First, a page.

Warn users about the insidious problem of data fragmentation. Projects can grind to a halt as different groups battle over whose numbers are correct. That’s why designing systems to be a “single source of truth” has become a rallying cry for so many technologists.
The latest crop of cloud services is designed to exchange data in real-time with other systems. If these connections are used well, they can keep information synchronized and prevent fragmentation.
A corporate IT department that adopts this partnership approach can use its view of the entire technology landscape to help business units understand when the new applications they are developing need to integrate with existing systems and how to integrate them. They may even encourage innovation by adopting an extendable platform for enterprise application development. While some platforms still require traditional coding to use, many now enable development through low-code and no-code environments. The right platform or platforms for your organization depends on the capabilities of your IT organization and employees, the technologies you already use, and many other factors.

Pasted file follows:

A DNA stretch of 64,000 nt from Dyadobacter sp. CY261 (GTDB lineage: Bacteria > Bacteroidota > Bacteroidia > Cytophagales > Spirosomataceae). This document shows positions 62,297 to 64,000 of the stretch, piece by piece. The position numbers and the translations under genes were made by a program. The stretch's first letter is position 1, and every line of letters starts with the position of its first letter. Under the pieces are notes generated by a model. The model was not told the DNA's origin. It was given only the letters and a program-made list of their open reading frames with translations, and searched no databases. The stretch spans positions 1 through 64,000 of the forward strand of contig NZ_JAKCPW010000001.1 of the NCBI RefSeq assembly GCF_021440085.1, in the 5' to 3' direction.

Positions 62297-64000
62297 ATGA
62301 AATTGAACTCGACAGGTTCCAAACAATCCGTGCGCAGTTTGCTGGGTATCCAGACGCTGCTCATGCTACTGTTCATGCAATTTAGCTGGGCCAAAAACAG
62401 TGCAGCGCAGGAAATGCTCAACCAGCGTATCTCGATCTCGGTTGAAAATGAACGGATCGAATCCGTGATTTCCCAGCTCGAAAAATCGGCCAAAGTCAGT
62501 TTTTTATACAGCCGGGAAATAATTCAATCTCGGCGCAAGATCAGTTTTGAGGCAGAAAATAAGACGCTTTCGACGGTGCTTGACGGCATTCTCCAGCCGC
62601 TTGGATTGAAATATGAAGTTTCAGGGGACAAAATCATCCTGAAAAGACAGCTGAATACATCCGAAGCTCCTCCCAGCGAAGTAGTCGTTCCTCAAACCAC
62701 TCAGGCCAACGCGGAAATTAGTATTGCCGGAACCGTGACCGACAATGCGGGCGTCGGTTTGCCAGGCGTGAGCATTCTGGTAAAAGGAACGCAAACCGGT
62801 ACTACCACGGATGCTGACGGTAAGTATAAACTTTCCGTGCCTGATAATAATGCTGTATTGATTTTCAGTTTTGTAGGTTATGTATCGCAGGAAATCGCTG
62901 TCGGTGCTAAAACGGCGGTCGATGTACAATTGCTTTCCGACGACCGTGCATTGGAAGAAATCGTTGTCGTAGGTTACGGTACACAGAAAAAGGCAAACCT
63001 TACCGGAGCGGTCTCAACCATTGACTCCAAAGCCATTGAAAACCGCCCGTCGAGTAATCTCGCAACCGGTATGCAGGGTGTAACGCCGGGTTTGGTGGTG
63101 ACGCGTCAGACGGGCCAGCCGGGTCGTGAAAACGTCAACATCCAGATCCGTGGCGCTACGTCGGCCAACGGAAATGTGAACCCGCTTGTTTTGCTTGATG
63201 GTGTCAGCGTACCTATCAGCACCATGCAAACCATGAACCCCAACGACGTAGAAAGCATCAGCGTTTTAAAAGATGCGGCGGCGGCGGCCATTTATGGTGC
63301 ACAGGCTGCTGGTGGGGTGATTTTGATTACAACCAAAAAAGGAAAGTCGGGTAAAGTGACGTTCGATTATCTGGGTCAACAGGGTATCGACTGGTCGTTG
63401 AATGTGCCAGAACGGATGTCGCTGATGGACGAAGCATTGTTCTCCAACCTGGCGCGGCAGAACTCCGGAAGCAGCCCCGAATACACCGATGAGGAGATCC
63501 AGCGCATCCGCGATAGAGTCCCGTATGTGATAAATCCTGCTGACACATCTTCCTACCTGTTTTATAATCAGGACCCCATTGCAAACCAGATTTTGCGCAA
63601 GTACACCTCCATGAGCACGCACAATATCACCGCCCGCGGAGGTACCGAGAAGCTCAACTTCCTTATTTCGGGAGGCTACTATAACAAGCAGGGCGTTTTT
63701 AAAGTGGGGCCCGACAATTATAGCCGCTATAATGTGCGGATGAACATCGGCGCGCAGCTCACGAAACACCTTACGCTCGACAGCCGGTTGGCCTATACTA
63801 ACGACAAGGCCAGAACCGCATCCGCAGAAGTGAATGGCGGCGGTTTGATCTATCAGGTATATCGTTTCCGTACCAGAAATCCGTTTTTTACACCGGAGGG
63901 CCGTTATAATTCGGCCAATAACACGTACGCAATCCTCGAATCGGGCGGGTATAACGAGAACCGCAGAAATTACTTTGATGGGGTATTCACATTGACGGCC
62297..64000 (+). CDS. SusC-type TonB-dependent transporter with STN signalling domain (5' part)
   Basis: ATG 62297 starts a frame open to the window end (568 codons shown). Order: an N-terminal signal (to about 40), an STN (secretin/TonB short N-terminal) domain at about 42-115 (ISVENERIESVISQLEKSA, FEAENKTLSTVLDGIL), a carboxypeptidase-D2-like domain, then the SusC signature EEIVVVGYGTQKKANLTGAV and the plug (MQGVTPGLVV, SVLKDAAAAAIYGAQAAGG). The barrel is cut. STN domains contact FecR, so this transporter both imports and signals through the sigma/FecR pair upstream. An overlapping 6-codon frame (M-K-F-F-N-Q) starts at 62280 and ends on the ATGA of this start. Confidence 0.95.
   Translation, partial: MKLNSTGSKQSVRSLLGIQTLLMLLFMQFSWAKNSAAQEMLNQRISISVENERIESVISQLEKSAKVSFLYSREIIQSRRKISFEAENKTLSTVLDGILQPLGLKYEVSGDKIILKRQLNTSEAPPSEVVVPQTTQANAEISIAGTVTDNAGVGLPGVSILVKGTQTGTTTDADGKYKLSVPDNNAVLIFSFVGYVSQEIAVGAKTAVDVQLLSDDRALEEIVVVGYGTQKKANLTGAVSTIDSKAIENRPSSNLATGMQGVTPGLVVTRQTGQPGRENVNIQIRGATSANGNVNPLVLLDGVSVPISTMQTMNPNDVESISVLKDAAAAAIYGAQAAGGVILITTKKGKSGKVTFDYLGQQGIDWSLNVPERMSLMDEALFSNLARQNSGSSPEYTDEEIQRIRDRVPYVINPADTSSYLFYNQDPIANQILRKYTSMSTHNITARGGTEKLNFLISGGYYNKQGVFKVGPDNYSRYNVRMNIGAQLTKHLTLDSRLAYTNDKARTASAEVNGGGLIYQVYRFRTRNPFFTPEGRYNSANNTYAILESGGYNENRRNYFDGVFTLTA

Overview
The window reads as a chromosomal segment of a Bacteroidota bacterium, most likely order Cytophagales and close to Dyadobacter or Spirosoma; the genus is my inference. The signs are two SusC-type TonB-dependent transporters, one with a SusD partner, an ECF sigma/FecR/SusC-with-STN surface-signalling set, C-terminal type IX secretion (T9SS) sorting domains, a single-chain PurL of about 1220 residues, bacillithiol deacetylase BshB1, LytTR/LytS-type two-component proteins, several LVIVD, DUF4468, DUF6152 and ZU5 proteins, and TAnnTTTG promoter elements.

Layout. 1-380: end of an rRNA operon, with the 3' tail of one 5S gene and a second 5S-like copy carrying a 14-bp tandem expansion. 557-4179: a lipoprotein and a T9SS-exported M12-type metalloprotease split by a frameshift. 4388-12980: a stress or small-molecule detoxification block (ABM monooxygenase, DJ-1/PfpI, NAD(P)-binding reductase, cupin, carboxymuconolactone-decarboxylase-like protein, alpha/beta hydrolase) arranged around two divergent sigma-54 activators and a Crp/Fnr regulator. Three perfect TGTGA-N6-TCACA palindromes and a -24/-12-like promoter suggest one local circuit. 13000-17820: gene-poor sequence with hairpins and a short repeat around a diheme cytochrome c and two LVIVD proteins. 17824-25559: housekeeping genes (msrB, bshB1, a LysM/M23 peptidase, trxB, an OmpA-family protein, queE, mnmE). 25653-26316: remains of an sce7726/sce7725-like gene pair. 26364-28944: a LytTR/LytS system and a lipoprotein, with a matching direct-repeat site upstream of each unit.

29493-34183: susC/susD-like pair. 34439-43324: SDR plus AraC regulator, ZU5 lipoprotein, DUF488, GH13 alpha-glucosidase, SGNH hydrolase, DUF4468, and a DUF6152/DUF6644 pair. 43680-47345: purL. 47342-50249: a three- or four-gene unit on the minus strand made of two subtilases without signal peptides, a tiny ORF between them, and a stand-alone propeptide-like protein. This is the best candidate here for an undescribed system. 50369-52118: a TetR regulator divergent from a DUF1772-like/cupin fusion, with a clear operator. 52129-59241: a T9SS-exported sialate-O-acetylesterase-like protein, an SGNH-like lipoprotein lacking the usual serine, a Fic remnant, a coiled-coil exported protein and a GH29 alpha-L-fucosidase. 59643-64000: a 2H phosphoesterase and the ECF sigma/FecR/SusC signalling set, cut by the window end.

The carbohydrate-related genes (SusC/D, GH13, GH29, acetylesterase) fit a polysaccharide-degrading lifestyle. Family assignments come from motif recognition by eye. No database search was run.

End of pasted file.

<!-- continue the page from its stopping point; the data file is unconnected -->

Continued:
A company can extend these benefits across the enterprise by adopting a core Cloud ERP system designed with a platform-based approach. Nextworld's ERP system, for example, was built with the Nextbot no-code enterprise application platform that simplifies process orchestration with built-in security and disaster recovery. This same no-code platform can be used both by corporate IT departments and business users to develop new applications that seamlessly share the ERP backbone.
Used smartly, in fact, the new generation of integrated cloud platforms can help solve many of the problems traditionally associated with Shadow IT. I’ve seen IT departments at Nextworld clients use our platform to dramatically simplify the web of systems used across their companies. They give business units the power to develop applications that meet their needs without having to skirt corporate standards for governance, security, and business continuity. Indeed, it becomes much more cost-effective for a business unit to take the initiative because they can build a custom solution connected to its core systems with less risk than traditional development.
This may be the way to replace the war between IT and business units with a lasting peace.
Chief Operating Officer
Konrad Rogers is the Chief Operating Officer at Nextworld. He began his career in 1995 as an Application Develop with J.D. Edwards. After Oracle acquired PeopleSoft, Konrad owned the platform components of a new Social CRM product that was one of the early offerings of the Oracle Sales Cloud. He then built a SaaS enablement organization that developed delivery processes, support models, and new products. As Vice President of Engineering, Konrad also built the Sales Cloud Industry organizations. He is passionate about creating highly productive, healthy teams. Konrad is passionate about challenging organizations to respond to the growing problem of technical debt.